How the iPhone Widens the U.S. Trade Deficit with China

What can the iPhone tell us about the trade imbalance between China and the US? This column argues that current trade statistics greatly inflate the value of China’s iPhone exports to the US, since China’s value added accounts for only a very small portion of the Apple product’s price. Given this, the renminbi’s appreciation would have little impact on the global demand for products assembled in China.

At the centre of global imbalances is the bilateral trade imbalance between China and the US. Most attention to date has been focused on macro factors and China’s exchange-rate regime. Little attention, however, has been paid to the structural factors of economies and global production networks that have reversed conventional trade patterns, transformed the implications of trade statistics and weakened the effectiveness of exchange rates on trade balances.

Today’s trade is not that experienced by the British economist David Ricardo two hundred years ago (Grossman and Rossi-Hansberg 2008). It is almost impossible to define clearly where a manufactured product is made in the global market. This is why on the back of an iPhone one can read “Designed by Apple (AAPL) in California, Assembled in China”. In this column, I use the smartphone in your pocket to argue that current trade statistics have distorted the reality of the Sino-US trade imbalance and the appreciation of the renminbi would have little impact on the imbalance.

How iPhones are produced

The iPhone is designed and marketed by Apple. Apart from its software and product design, the production of iPhones primarily takes place outside of the US. Manufacturing iPhones involves nine companies, which are located in China, South Korea, Japan, Germany and the US (Table 1). All iPhone components produced by these companies are shipped to Foxconn, a Taiwanese company located in China, for assembly into final products and then exported to the US and the rest of the world.

By any definition, the iPhone belongs to high-tech products, where the US has an indisputable comparative advantage and China does not domestically produce any products that could compete with it. However, the iPhone trade pattern is not what is predicted by either the Ricardian comparative advantage theory or the Heckscher-Ohlin theory. The manufacturing process of the iPhone illustrates how the global production network functions, why a developing country such as China can export high-tech goods, and why the US, the country that invented the iPhone, becomes an importer.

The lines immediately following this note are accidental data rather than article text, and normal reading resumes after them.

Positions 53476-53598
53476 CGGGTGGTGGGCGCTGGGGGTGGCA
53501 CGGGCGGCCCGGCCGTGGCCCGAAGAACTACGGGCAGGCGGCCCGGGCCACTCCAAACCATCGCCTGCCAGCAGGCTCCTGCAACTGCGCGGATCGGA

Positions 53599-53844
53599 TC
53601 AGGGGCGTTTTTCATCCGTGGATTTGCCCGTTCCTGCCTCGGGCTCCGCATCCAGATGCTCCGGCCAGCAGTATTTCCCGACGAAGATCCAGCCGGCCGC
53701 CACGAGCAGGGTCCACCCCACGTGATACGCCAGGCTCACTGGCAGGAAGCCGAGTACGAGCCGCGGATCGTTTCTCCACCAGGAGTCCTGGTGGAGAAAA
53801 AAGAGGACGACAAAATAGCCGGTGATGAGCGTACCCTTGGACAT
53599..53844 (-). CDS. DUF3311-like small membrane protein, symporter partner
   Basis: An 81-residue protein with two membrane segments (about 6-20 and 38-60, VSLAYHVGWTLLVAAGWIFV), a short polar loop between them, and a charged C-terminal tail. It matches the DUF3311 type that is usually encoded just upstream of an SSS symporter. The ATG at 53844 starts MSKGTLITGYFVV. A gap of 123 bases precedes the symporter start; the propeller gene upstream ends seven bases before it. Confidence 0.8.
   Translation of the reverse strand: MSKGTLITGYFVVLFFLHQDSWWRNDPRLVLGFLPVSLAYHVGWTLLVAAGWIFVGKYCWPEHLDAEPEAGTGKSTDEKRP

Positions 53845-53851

Table 1. Apple iPhone 3G’s major components and cost drivers

iPhones and the Sino-US trade imbalance

The shipment of the ready-to-use iPhones from China to the US is recorded as China’s exports to the US. Using the total manufacturing cost $178.96 as the price of the iPhone, China’s iPhone exports to the US amounted $2.0 billion in 2009. Assuming that the parts supplied by Broadcom, Numonyx and Cirrus Logic, valued at $121.5 million, were imported from the US the iPhone alone contributed $1.9 billion trade deficit to the US, about 0.8% of the US trade deficit with China (Table 2).

On the other hand, most of the export value and the deficit due to the iPhone are attributed to imported parts and components from the third countries and have nothing to do with China. Chinese workers simply put all these parts and components together and contributed only $6.50 to each iPhone, about 3.6% of the total manufacturing cost (e.g. the shipping price). The traditional way of measuring trade credits all $178.98 to China when an iPhone is shipped to the US, thus exaggerating the export volume as well as the imbalance. Decomposing the value added along the value chain of the iPhone manufacturing suggest that, of the $2.0 billion iPhone export from China, 96.4% is actually the transfer from Germany ($326 million), Japan ($670 million), Korea ($259 million), the US ($108 million) and others ($ 542 million). All of these countries are involved in the iPhone production chain.

If China’s iPhone exports were calculated based on the value added, i.e., the assembling cost, the export value as well as the trade deficit in the iPhone would be much smaller, at only $73 million, just 3.6% of the $2.0 billion calculated with the prevailing method (Table 2). The sharp contrast of the two different measurements indicates that conventional trade statistics are inconsistent with trade where global production networks and production fragmentation determine cross-country flows of parts, components, and final products. The traditional method of recording trade has failed to reflect the actual value chain distribution and painted a distorted picture about the bilateral trade relations. The Sino-US bilateral trade imbalance has been greatly inflated.

Table 2. iPhone trade and the US trade deficit with China

iPhone trade and the appreciation of the renminbi